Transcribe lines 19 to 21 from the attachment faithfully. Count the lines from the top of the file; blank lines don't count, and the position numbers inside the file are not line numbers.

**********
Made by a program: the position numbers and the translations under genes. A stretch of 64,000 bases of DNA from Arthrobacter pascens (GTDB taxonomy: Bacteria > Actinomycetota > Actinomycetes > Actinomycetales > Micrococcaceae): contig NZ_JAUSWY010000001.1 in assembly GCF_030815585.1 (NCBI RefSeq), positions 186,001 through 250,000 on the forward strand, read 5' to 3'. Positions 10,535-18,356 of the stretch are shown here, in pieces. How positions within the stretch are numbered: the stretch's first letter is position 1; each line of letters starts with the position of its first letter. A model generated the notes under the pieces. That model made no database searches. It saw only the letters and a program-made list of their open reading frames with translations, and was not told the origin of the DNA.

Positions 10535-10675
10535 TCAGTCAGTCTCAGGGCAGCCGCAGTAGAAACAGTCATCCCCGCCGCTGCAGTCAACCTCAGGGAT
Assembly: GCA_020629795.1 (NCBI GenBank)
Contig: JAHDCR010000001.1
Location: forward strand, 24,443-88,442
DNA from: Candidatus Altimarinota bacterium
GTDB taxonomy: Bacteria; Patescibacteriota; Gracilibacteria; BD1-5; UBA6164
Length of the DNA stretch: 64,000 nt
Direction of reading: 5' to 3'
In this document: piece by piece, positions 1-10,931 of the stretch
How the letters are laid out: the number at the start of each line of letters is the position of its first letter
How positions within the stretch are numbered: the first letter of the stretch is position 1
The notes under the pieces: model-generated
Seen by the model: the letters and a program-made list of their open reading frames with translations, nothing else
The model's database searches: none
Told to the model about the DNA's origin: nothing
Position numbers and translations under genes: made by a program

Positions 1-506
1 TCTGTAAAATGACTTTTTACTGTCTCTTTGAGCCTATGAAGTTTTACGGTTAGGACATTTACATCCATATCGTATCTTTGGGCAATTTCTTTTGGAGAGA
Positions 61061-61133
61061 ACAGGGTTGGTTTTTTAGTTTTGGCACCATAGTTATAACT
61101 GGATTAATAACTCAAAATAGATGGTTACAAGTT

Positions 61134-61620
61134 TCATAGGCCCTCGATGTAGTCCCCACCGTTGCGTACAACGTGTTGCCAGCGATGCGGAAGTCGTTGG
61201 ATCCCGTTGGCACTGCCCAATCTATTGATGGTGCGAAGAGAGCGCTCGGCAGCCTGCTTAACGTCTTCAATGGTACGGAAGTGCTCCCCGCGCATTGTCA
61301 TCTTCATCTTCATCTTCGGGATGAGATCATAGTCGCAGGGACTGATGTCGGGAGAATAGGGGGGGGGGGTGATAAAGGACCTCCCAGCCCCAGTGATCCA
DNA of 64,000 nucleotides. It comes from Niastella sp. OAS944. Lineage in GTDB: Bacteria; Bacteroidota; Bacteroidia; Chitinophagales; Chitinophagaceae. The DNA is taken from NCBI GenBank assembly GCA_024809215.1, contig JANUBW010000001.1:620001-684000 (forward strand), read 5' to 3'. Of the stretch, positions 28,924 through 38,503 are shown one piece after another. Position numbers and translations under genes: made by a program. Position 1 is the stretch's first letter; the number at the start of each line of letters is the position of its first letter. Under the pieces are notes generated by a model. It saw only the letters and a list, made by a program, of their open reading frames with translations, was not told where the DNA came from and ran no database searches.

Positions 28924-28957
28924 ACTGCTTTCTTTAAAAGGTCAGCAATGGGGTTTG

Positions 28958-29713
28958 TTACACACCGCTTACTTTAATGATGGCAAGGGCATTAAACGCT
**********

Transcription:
Positions 1-506
1 TCTGTAAAATGACTTTTTACTGTCTCTTTGAGCCTATGAAGTTTTACGGTTAGGACATTTACATCCATATCGTATCTTTGGGCAATTTCTTTTGGAGAGA
Positions 61061-61133